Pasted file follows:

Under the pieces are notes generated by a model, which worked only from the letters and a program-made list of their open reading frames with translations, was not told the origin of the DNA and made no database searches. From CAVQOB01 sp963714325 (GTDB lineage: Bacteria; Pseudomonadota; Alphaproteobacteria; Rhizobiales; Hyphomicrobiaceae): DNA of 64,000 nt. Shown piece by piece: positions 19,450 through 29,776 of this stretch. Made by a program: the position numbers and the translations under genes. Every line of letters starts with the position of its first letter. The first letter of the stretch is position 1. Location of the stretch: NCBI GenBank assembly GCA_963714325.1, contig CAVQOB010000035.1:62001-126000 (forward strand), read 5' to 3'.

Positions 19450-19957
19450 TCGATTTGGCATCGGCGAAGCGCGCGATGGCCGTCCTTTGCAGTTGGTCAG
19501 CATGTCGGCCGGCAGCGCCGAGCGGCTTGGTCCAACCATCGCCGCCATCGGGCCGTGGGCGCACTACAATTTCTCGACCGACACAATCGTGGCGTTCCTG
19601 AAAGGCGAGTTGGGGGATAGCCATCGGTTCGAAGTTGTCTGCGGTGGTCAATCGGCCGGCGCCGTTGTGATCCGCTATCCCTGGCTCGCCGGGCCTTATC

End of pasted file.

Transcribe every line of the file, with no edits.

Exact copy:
Under the pieces are notes generated by a model, which worked only from the letters and a program-made list of their open reading frames with translations, was not told the origin of the DNA and made no database searches. From CAVQOB01 sp963714325 (GTDB lineage: Bacteria; Pseudomonadota; Alphaproteobacteria; Rhizobiales; Hyphomicrobiaceae): DNA of 64,000 nt. Shown piece by piece: positions 19,450 through 29,776 of this stretch. Made by a program: the position numbers and the translations under genes. Every line of letters starts with the position of its first letter. The first letter of the stretch is position 1. Location of the stretch: NCBI GenBank assembly GCA_963714325.1, contig CAVQOB010000035.1:62001-126000 (forward strand), read 5' to 3'.

Positions 19450-19957
19450 TCGATTTGGCATCGGCGAAGCGCGCGATGGCCGTCCTTTGCAGTTGGTCAG
19501 CATGTCGGCCGGCAGCGCCGAGCGGCTTGGTCCAACCATCGCCGCCATCGGGCCGTGGGCGCACTACAATTTCTCGACCGACACAATCGTGGCGTTCCTG
19601 AAAGGCGAGTTGGGGGATAGCCATCGGTTCGAAGTTGTCTGCGGTGGTCAATCGGCCGGCGCCGTTGTGATCCGCTATCCCTGGCTCGCCGGGCCTTATC